IN RE: DAVOL/C.R. BARD HERNIA MESH MULTI-CASE MANAGEMENT This Document Relates to: ALL CASES
A. Migliori, Esq.; Jonathan D. Orent, Esq. For Plaintiff:
T. Nugent, Esq.; Michael K. Brown, Esq.; Eric L. For
Defendant: Alexander, Esq.
this Court is Plaintiffs' Motion to Compel C.R. Bard,
Inc. (Bard) and Davol Inc. (Davol) (collectively Defendants)
to respond to Plaintiffs' Third and Fourth Requests for
Production of Documents. Plaintiffs further move this Court
to strike Defendants' objections to Plaintiffs'
Requests for Production. Defendants object to Plaintiffs'
motions. Jurisdiction is pursuant to G. L. 1956 §
Facts and Travel
February 9, 2018, Plaintiffs filed a Master Long Form
Complaint seeking to recover for injuries resulting from
allegedly defective medical devices designed, manufactured,
distributed, and sold by Defendants. The medical devices at
issue are hernia repair products intended for permanent
implantation in the human body. The Plaintiffs include both
individuals who have been surgically implanted with these
devices and their spouses.
Davol, a Delaware corporation with its principal place of
business in Rhode Island, is engaged in the research,
development, and manufacture of various medical products
including the hernia repair devices at issue. Davol is a
wholly owned subsidiary of Bard, a New Jersey corporation. On
December 31, 2017, Bard was acquired by Becton Dickinson, a
third party that has not been joined in this action. Davol
became a wholly-owned subsidiary of Becton Dickinson upon
completion of the acquisition.
August 2018 and October 2018, Plaintiffs served the
Defendants with Plaintiffs' First, Second, Third, and
Fourth Sets of Requests for Production of Documents. Between
October 2018 and November 2018, Defendants submitted written
responses and objections to Plaintiffs' Requests, but did
not produce the requested documents or a privilege log. The
parties subsequently met and conferred and reached a
substantial agreement. However, they were unable to reach an
independent agreement regarding two categories of documents:
those arising from the due diligence process of Bard's
merger with Becton Dickinson, and foreign regulatory
December 12, 2018, Plaintiffs moved to compel Defendants'
responses to Plaintiffs' Third and Fourth Sets of
Requests for Production of Documents. Plaintiffs' Third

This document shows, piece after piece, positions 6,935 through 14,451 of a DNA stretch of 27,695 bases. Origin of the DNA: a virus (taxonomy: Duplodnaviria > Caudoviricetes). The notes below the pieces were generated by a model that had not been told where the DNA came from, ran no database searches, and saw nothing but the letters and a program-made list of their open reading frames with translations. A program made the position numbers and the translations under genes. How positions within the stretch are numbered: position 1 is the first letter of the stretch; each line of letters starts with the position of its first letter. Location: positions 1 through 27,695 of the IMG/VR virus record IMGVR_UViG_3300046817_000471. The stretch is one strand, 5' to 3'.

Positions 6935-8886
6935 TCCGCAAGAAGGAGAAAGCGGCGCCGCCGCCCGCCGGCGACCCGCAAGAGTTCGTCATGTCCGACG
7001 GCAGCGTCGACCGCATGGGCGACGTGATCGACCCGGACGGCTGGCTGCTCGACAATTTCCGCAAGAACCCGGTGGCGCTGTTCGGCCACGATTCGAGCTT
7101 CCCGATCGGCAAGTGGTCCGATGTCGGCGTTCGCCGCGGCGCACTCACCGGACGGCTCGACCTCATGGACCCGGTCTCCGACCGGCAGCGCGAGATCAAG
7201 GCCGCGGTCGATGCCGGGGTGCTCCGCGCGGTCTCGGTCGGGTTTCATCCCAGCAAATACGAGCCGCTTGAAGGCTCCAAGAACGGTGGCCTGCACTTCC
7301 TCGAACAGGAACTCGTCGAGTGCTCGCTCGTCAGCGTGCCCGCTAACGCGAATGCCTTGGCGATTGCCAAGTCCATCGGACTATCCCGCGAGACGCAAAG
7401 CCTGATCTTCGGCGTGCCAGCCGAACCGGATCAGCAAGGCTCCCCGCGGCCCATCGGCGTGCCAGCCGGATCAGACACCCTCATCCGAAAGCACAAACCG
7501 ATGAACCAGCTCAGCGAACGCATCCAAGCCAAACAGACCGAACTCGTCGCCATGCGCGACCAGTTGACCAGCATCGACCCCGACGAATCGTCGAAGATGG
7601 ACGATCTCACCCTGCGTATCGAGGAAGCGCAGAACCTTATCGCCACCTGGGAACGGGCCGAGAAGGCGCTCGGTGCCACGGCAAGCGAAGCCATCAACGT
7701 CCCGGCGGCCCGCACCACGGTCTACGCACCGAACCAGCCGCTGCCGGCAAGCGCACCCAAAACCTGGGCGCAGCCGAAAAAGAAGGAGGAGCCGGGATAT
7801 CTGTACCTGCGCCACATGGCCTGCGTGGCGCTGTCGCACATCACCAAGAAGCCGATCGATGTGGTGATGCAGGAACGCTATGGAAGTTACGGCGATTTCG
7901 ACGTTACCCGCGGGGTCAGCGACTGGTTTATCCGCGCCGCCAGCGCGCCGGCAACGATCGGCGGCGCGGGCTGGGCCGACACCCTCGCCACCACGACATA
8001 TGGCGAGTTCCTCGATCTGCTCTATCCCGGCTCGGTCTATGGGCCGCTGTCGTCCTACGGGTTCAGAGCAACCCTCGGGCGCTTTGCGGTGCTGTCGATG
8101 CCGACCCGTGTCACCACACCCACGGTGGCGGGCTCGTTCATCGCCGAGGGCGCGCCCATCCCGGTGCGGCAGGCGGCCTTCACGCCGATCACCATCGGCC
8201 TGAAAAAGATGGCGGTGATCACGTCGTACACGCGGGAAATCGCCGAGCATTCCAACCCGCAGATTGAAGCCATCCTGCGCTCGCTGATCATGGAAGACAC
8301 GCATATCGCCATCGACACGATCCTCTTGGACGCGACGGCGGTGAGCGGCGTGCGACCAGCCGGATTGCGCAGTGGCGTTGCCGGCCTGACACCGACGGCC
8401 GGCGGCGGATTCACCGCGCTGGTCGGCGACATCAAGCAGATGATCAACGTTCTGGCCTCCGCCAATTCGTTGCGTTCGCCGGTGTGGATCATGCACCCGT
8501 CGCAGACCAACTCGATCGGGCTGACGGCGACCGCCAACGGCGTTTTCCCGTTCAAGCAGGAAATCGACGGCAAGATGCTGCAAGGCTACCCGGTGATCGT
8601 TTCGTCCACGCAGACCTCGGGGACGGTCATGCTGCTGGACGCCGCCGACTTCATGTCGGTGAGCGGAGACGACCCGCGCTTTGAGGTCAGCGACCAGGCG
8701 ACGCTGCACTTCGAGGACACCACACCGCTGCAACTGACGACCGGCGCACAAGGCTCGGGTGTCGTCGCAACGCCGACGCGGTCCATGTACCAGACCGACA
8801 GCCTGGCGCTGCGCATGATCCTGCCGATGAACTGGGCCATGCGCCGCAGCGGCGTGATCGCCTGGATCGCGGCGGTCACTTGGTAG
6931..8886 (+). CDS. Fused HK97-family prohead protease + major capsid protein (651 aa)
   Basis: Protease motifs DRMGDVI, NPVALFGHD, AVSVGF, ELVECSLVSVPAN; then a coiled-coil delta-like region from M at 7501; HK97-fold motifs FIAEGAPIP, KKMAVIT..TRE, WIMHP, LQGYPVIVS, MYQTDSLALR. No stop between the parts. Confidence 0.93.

Set of Requests for Production seeks information concerning
this hernia mesh litigation that Defendants sent to Becton
Dickinson prior to the merger, while Plaintiffs' Fourth
Set of Requests for Production seeks United States and
foreign regulatory documents. On February 12, 2019,
Plaintiffs moved to compel Defendants' responses to
Plaintiffs' First, Second, and Fourth Sets of Requests
for Production. Plaintiffs' First Set of Requests for
Production seeks documents pertaining to Defendants'
product testing and design, contracts with researchers and
other third parties and budgeting for Defendants'
products, while the Second Set of Requests for Production
seeks documents responsive to search terms that accompanied
the agreed upon Order of March 31, 2008 in MDL 1842 and R.I.
State Court Coordination 2008-9999.
February 19, 2019, Defendants objected to Plaintiffs'
motions, arguing that Defendants were working as diligently
as possible to fulfill their ongoing discovery obligations
and that Plaintiffs' motions were either premature or
moot. On February 20, 2019, Plaintiffs submitted their reply
brief in further support of their motions to compel. On
February 21, 2019, this Court heard the parties at oral
Standard of Review
Super. R. Civ. P. 26(b), "[p]arties may obtain discovery
regarding any matter, not privileged, which is relevant to
the subject matter involved in the pending litigation."
Super. R. Civ. P. 26(b)(1). The fact that information sought
may not be admissible at trial is not grounds for an
objection to a discovery request. Id. Pursuant to
Super. R. Civ. P. 34, a party may serve any other party with
a request for documents, electronically stored information,
tangible things, or other discoverable information within the
scope of Rule 26(b) and may move for a court order if the
party that received the request fails to respond. The trial
court may impose sanctions upon litigants who refuse to
participate in discovery. Super. R. Civ. P. 37(b); see
also Senn v. Surgidev Corp., 641 A.2d 1311, 1320 (R.I.
1994) (explaining that "Rule 37(b) . . . affords the
court very broad discretion" in imposing sanctions for
refusal to participate in discovery).
well-settled that the trial court has broad discretion over
matters of discovery. Martin v. Howard, 784 A.2d
291, 296 (R.I. 2001) (citing Colvin v. Lekas, 731
A.2d 718, 720 (R.I. 1999)); see also Bashforth v.
Zampini, 576 A.2d 1197, 1201 (R.I. 1990). This
discretion extends to motions to compel discovery, which will
only be disturbed by the Supreme Court in the event it finds
"an abuse of that discretion." Colvin, 731
A.2d at 720 (citing Corvese v. Medco Containment Servs.,
Inc., 687 A.2d 880, 882 (R.I. 1997)). Likewise, "a
trial court possesses the discretion to stay discovery in a
civil case until one or more potentially dispositive issues
have been decided." Martin, 784 A.2d at 297. In
reviewing discovery orders for abuse of discretion, our
Supreme Court has adopted a test "to determine relevancy
. . . [that examines] 'whether the material sought is
relevant to the subject matter of the suit, not whether it is
relevant to the precise issues presented by the
pleadings.'" Cardi v. Med. Homes of Rhode
Island, Inc., 741 A.2d 278, 289 (R.I. 1999) (quoting
DeCarvalho v. Gonsalves, 106 R.I. 620, 627, 262 A.2d
630, 634 (1970)).